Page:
Now when you have a zoom you can get a lot of different focal lengths - and you have to choose only one! Not only that but you have to then choose the right composition for that focal range - that is a lot of options you have open to you. When you start it can be too many and you end up just blasting away and hoping!
    It is my belief that with more shooting and more practice you will learn how best to react in these situations (you start to prioritise both techinical and compositional elements of the photo)

    it does not really matter if you start with primes or zooms - you have to still get the experience and put in the pratice :)
     
  4. fwellers

    fwellers TPF Noob!

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    thankrs. DOF issues aren't what I was hoping to hear about. I mean yea I know that fast primes give greater DOF control, and that focal length also affects DOF.
    for instance:
    what would be the difference between zooming in on a subject so that it fills the frame, versus moving closer to the subject so that it fills the frame. I read that you would get a wider field of view by doing the latter. It would be more interesting of a shot, unless for some artistic reason you were trying to compress (distort ) the field by zooming.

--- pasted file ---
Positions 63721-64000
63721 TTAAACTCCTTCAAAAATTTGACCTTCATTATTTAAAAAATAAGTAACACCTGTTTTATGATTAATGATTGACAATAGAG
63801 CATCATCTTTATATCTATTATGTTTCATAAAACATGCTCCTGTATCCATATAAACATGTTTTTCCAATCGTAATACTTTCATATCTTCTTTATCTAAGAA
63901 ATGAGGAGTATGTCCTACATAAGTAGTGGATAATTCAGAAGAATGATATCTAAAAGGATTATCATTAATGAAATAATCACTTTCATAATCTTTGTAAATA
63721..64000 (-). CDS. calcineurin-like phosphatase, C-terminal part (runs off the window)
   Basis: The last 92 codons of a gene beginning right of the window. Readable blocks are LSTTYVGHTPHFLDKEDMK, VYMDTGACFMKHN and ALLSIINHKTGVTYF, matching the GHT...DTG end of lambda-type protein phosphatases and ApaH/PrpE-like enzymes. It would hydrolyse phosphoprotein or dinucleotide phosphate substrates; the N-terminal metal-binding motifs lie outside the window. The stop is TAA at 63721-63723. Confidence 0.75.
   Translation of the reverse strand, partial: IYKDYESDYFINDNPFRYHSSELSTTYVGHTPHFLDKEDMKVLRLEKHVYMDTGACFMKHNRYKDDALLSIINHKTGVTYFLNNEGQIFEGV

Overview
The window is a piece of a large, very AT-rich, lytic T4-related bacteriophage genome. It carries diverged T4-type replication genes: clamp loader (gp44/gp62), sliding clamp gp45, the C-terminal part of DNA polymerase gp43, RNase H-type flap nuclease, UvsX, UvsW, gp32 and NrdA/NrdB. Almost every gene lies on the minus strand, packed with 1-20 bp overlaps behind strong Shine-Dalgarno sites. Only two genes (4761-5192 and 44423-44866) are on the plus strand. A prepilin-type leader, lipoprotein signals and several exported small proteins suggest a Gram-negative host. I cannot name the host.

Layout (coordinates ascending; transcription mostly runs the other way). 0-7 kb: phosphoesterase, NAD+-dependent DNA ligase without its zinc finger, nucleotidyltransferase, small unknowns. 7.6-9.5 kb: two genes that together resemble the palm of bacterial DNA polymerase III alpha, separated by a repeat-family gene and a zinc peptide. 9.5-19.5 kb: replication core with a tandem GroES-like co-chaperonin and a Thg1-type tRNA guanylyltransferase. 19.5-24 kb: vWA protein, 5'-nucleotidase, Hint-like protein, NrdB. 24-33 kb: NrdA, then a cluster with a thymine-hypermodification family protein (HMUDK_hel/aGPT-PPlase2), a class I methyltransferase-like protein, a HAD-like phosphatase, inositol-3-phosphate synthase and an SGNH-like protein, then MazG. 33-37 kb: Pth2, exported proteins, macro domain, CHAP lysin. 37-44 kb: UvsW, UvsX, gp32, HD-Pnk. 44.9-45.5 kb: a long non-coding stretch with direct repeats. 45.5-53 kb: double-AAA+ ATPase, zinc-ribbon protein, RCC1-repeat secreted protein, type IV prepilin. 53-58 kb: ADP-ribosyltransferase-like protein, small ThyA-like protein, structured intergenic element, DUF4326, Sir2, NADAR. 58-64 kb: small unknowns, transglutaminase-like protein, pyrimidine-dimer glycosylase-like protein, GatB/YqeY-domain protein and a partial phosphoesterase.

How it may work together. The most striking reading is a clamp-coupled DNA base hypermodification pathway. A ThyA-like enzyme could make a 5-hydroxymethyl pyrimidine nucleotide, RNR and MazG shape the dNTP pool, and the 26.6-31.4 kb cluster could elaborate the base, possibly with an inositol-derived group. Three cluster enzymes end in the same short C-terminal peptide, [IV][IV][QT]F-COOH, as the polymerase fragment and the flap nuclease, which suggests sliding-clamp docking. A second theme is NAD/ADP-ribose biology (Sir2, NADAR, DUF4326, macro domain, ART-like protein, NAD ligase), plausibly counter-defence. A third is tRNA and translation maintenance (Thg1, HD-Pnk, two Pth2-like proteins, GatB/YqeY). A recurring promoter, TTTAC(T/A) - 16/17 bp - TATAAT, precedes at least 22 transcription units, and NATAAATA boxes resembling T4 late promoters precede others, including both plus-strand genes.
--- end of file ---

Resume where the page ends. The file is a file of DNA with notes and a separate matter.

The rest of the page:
5. fwellers

    fwellers TPF Noob!

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    thanks Overead, that makes good sense to me. It does seem that maybe forcing myself to "narrow the choices" may simplify things enough to expose different nuances of composing the frame.
     
  6. dxqcanada

    dxqcanada Been spending a lot of time on here!

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    Moving closer to a subject will increase it's magnification.

    Changing focal lengths will also change field of view.

    There are numerous doc's that talk about this ... like this one about Depth of Field and Focal Length
     
  7. fwellers

    fwellers TPF Noob!

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    I just found an excellent thread on this subject here:
    Composing with prime vs zoom lens - FM Forums

    some of the proponents of using primes to learn with were very convincing. I learned a lot from that thread.